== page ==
The small town of Lincolnton, N.C., has a little-known connection to Sunday’s Super Bowl.
Before the game, when actress Sheryl Lee Ralph sang “Lift Every Voice,” a.k.a the Black National Anthem, she stunned in a deep-red jumpsuit that left some wondering who put her look together.
The mind behind the design is Lincolnton native Charles Elliott Harbison, founder of luxury clothing brand HARBISON. (Lincolnton, population 11,000-plus, is located about 38 miles northwest of Charlotte.)
Now based in Los Angeles, Harbison stitched the jumpsuit in just two weeks, Ralph’s daughter, Ivy Maurice, told QCity Metro.
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After learning that her mother was scheduled to sing at the Super Bowl, Maurice knew her mother would need an outfit put together by a Black designer. Recalling Harbison’s 18-piece collection from Harlem’s Fashion Row, Maurice reached out to Harbison to discuss her vision.
“I think Charles Harbison just has an incredible vision when it comes down to how bold his structures are, how eclectic his use of fabric and style is, and I knew that it would just be an incredible combo between me, my mom and Charles,” Maurice said during a telephone interview.
After Ralph’s Super Bowl performance, Harbison took to Instagram to thank his supporters.
“Just the outpouring of support and Sheryl and Ivy’s belief in me… it’s been hard and these mile markers, these moments really make it so that this all makes sense,” he wrote.
Harbison did not respond to requests for comment from QCity Metro.
Designer fashion, Southern roots
Harbison launched his eponymous clothing line in 2013, producing luxury menswear, womenswear and accessories.
Popular fashion magazines, including Vogue and Essence, have described his pieces as gender-fluid, inclusive, colorful and innovative. And famous names including Beyonce, Ava Duverany and Michelle Pfieffer have worn his creations.
In various interviews, Harbison has discussed how his Southern upbringing influences how he sees fashion, noting on his website that his mother was a source of inspiration for his interest in fashion.
Growing up, he watched his mother prepare for special occasions and took notice of how she assembled her outfits, noting her use of “bold hues,” “monochromatic ensembles,” or finishing her look with a “signature accessory,” the website states.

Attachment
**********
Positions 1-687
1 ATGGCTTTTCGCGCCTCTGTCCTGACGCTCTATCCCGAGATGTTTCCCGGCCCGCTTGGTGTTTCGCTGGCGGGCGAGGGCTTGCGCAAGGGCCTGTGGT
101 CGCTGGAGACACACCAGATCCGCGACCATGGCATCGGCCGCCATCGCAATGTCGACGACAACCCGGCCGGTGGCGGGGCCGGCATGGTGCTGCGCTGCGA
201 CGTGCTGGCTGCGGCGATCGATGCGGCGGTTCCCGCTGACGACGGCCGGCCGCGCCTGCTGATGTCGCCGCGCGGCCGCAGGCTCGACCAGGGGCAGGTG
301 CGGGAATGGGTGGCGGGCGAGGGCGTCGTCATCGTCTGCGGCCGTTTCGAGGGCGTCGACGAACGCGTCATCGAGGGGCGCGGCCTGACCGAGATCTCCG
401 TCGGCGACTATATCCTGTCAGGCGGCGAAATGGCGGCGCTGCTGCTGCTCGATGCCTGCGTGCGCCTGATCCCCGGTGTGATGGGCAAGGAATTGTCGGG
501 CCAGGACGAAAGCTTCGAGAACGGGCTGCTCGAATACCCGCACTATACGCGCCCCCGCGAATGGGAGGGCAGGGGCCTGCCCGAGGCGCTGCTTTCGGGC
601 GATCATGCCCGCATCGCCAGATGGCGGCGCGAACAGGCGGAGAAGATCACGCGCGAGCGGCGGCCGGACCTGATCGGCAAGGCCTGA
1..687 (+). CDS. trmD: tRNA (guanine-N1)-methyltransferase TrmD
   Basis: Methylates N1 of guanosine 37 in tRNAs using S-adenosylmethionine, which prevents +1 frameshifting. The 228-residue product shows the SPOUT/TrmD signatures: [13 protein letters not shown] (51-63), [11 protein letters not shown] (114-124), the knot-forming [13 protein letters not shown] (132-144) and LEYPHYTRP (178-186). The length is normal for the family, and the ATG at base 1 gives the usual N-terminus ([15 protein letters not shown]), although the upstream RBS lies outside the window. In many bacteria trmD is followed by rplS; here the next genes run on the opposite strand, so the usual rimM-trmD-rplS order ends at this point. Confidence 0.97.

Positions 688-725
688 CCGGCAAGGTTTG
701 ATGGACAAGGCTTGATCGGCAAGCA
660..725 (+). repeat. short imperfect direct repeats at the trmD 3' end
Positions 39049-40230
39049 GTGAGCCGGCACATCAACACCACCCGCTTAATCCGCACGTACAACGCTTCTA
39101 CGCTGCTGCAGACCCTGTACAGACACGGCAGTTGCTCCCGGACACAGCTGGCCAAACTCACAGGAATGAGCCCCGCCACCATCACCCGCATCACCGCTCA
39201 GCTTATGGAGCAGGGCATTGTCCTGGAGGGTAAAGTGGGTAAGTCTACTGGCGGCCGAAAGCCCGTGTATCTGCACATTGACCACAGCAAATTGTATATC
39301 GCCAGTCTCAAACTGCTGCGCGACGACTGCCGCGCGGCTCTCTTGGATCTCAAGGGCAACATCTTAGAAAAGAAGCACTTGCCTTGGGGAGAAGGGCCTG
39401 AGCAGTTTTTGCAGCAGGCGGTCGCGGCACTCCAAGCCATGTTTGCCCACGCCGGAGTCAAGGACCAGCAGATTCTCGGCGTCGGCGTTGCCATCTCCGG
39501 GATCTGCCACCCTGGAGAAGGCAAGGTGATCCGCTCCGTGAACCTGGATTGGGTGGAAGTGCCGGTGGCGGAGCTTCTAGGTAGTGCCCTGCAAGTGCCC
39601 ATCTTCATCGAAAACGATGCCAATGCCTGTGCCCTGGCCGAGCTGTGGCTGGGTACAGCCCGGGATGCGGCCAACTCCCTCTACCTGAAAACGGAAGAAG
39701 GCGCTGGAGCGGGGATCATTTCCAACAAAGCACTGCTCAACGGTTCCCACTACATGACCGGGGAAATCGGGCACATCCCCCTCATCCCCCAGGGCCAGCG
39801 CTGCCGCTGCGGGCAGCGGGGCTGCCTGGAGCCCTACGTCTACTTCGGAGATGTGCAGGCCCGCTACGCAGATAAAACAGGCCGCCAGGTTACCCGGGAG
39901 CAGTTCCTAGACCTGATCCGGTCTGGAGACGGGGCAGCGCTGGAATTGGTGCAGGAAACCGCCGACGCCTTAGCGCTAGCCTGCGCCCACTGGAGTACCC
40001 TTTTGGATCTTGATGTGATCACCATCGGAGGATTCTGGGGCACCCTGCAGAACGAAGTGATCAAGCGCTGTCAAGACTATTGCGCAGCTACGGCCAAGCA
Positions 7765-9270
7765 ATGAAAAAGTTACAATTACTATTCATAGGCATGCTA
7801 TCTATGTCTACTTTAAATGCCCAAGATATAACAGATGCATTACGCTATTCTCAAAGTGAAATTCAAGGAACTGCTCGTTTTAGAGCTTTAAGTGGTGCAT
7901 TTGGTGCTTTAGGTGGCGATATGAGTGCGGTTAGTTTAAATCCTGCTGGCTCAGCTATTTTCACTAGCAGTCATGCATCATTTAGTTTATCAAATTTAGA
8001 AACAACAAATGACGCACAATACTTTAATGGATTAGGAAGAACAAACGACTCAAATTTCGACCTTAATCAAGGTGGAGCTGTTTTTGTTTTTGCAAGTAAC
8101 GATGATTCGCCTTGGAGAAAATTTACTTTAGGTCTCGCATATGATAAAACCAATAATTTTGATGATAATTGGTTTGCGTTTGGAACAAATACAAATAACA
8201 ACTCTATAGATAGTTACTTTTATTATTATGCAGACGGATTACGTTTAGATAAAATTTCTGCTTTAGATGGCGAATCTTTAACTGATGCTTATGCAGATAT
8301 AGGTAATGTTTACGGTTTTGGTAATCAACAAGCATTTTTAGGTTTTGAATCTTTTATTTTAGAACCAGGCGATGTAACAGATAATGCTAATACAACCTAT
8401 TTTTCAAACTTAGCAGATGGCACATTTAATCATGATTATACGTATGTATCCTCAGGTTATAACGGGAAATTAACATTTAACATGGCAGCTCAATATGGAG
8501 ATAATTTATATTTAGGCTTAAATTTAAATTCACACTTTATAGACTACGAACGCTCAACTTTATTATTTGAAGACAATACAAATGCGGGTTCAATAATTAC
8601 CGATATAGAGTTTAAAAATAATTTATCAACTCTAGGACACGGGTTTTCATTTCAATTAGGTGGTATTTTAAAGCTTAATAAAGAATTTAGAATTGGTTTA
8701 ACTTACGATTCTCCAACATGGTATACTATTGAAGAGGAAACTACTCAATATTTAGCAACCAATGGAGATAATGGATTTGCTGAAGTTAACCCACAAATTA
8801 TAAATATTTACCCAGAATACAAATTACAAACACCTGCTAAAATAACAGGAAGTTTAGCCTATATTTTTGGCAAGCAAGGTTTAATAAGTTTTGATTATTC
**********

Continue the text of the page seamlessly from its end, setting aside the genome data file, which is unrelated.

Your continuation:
Harbison also has credited literature with shaping how he sees the world, with the Bible serving as a foundation.
In a 2016 interview with Literary Hub, Harbison said reading Psalm 23 affirmed who he was and how he thought.
“I needed to find information that would tell me that there was an entity that was thinking on my behalf when I felt that even the people and the things around me weren’t thinking on my behalf,” the publication quoted Harbison as saying.
In an interview with Harper’s Bazaar, Harbison discussed how his love for color came from nature, the “ugly-mismatched things” in his grandmother’s home and the “loud” jackets that his mother wore in the ’80s.
‘hella crazy ride’
Harbison holds a bachelor’s degree in textile science and a bachelor’s degree in art and design, textiles and fine arts from North Carolina State University. He later studied textiles in Central Asia and Europe before attending Parsons The New School for Design School of Fashion in New York in 2006.
Harbison has worked with brands including Michael Kors, Luca Luca and Billy Reid, but he has described the origins of his own brand as something that happened almost by accident.
While working for Billy Reid, he left exhausted and began traveling and diving into various literary works, which inspired his first sample collection.
“I came back to New York from St. Croix. I had an interview at some collection, and when I walked in I thought, ‘I’ll be damned if I can do that,’” Harbison told Autre Magazine in 2016.
With Fashion Week approaching, he said, “I just made my own samples and shot something myself. Those images fell in the hands of Mark Holgate at Vogue and Virginie Smith. It’s been a hella crazy ride since.”